VENICE, Italy — The International Monetary Fund said on Friday that its executive board approved a plan to issue $650 billion worth of reserve funds, essentially creating money that troubled countries can use to purchase vaccines, finance health care and pay down debt.
The new allocation of so-called Special Drawing Rights would be the largest such expansion of currency reserves in the I.M.F.’s history. If given final approval by the I.M.F.’s board of governors, as is expected, the reserves could become available by the end of next month.
“This is a shot in the arm for the world,” Kristalina Georgieva, managing director of the I.M.F., said in a statement. “The S.D.R. allocation will help every I.M.F. member country — particularly vulnerable countries — and strengthen their response to the Covid-19 crisis.”
Ms. Georgieva made the announcement as finance ministers and central bank governors of the Group of 20 nations were gathering in Venice to discuss international tax reform, climate change and the global economic response to the pandemic. The I.M.F. has warned of a two-track economic recovery, with poor countries being left behind while advanced economies experience rapid expansions.
The support from the United States for the expansion of the I.M.F. reserves is another instance of the Biden administration reversing a Trump administration policy, and it is one that could have political implications in Washington. Republicans have accused Democrats of bolstering the fortunes of adversaries like China and Russia while doing little to actually help developing nations. And when the midterm political season gets into swing next year, “special drawing rights” could emerge as an unlikely talking point.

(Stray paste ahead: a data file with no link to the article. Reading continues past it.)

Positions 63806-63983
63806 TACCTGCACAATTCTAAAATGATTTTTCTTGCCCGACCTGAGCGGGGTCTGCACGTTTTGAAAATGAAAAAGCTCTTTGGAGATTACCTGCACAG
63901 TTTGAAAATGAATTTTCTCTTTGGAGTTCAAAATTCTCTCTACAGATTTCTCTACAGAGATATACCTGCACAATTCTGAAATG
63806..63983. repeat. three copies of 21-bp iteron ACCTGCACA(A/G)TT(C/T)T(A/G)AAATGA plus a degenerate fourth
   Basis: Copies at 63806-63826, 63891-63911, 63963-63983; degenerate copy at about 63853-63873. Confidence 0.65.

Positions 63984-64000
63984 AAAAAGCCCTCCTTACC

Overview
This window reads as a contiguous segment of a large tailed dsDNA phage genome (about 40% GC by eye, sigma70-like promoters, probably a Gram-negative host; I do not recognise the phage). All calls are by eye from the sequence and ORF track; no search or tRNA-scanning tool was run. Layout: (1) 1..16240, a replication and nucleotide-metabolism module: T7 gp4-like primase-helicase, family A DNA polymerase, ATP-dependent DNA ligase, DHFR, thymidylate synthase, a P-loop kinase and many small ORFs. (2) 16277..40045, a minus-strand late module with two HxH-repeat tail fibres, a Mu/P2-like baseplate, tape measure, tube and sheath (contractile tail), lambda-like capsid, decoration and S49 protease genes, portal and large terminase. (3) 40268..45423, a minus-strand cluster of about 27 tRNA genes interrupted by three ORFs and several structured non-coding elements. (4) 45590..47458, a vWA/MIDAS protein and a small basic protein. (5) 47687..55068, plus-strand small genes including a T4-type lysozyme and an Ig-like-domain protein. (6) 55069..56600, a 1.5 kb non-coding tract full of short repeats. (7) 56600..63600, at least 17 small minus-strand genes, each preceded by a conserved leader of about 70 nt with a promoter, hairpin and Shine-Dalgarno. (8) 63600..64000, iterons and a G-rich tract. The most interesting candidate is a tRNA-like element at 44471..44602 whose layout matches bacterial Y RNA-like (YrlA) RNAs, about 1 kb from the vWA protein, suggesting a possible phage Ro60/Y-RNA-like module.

The I.M.F.’s member countries have been considering using its coffers of S.D.R.s by the equivalent of $650 billion to help poor countries access money to combat the public health crisis.
Last year the United States, under the Trump administration, balked at the proposal and prevented it from moving forward. It argued at the time that boosting the emergency reserves was an inefficient way to provide aid to poor countries and that doing so would provide more resources to advanced economies that do not need the help, like China and Russia.
But under Treasury Secretary Janet L. Yellen, the United States has taken a different view and now supports the allocation. Ms. Yellen believes that rich countries will have little use for the S.D.R.s but that developing economies will be able to use them to access enough money to vaccinate their people.